Greetings everyone! I get plenty busy during fall because this is the season when I look down my long list of topics to help our customers prepare for the winter. Dogs have “winter prep” pretty easy because we come equipped with a nice fur coat. People have a touch more work to do, such as having their furnaces professionally tuned-up and taking care of spots where their homes can lose heat easily.
In all this hustle before winter weather, people (and this includes you, dear reader) may forget one simple task for their HVAC system—changing the air filter for a new one. I talk about changing the air filter plenty of times on my blog. Usually, I focus on how routine air filter changes help the HVAC system perform at higher energy efficiency and provide better levels of heating and cooling. Today, I’m turning to a side-effect of a clogged filter people may not realize: it can make a home’s indoor air quality worse!
“But that air filter doesn’t have anything do with air quality. You said so, Olive!”
I’m glad you’re reading my blogs! It’s true that the HVAC cabinet air filter isn’t there to boost indoor air quality. You need specialized filters and air purifiers for that task. But while the HVAC filter can’t do much to improve air quality, it can make it worse if the filter becomes clogged. If you forgot to change the filter for a new one during the summer, you may start the winter season with the filter already congested enough that it will lower air quality.
“How does it make my home’s air worse?”
There are a few reasons. The first one is that when a filter is heavily clogged, it can no longer do one of its most important jobs which is stopping dust and debris from getting inside the HVAC cabinet. The blower fan continually draws air from the return ducts through the filter. When the filter is clogged, it will start to bend under the pressure. Although it’s unlikely the filter will collapse and fall into the blower (although, yes, this can happen), the distortion is enough to create gaps at the sides where dust and debris will get into the cabinet. This is not only bad news for the components of the furnace and air conditioner, it means more dust, lint, and debris circulating through the house.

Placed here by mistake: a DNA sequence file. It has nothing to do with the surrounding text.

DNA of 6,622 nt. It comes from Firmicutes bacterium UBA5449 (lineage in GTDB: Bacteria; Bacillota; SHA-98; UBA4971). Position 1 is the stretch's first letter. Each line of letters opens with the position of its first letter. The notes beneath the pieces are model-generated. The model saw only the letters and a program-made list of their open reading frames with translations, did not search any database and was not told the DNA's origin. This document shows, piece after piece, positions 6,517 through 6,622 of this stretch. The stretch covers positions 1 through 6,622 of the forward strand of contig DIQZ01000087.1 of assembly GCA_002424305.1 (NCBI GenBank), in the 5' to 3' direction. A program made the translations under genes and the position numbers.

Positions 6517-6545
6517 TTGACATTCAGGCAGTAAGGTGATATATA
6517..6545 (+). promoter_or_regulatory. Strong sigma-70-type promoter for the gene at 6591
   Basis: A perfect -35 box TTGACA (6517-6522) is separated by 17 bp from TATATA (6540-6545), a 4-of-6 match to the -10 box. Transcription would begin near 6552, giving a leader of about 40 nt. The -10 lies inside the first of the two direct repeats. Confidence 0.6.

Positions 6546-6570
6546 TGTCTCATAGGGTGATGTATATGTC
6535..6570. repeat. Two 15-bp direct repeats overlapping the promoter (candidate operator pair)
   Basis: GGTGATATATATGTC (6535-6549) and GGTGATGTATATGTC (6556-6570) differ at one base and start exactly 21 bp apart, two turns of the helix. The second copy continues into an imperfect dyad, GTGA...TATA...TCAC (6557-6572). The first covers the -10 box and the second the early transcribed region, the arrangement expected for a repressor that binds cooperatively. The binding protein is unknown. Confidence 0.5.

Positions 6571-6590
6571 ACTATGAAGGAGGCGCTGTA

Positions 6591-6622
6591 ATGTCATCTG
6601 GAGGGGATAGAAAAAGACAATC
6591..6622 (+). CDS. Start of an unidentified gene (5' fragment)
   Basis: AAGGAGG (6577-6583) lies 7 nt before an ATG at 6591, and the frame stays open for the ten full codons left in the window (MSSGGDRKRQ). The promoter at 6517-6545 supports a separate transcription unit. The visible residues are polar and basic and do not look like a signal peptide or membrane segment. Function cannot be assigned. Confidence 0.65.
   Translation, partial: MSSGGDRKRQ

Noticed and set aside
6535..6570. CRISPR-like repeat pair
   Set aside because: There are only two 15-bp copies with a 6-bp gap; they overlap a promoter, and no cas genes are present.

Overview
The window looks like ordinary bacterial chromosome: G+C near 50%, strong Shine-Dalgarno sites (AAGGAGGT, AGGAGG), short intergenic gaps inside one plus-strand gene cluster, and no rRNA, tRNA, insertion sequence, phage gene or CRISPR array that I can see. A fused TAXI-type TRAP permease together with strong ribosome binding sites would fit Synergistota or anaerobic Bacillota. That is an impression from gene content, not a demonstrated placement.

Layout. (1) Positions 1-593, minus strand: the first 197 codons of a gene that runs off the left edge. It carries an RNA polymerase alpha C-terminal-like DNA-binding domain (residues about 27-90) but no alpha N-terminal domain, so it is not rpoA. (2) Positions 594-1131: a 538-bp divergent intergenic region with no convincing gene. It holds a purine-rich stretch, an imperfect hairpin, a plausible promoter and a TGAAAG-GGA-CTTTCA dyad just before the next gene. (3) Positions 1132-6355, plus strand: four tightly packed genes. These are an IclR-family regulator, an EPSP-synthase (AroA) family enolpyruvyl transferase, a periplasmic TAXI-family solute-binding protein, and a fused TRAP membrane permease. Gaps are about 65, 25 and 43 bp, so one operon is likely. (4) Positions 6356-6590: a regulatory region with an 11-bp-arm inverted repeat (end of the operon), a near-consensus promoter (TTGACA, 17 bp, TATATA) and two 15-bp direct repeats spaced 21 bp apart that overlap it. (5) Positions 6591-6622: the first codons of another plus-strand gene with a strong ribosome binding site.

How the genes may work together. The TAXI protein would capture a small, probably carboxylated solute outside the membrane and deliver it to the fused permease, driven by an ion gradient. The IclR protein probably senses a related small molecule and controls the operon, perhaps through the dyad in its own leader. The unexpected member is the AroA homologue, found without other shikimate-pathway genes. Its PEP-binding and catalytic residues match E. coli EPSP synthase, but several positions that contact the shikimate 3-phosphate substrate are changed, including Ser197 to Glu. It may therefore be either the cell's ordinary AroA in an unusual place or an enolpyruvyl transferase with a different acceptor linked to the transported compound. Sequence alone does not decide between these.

There’s a worse possibility: mold. A thick clump of lint and dust is prime ground for mold to develop. Unfortunately, the high humidity levels in East Tennessee make it easy for mold to start growing. Mold can send toxic spores into a house, which is terrible for allergy and asthma sufferers. These spores can even harm people who don’t have respiratory problems.
Changing the air filter routinely (every 1 to 6 months, depending on filter strength; see the video I linked to above) prevents these indoor air quality (IAQ) problems. If you’re still experiencing poor air quality, our Russell & Abbott team provides excellent options for improving indoor air quality in Knoxville, TN, and throughout our service area, such as air filtration and purification systems.
Stay cool and allergy-free,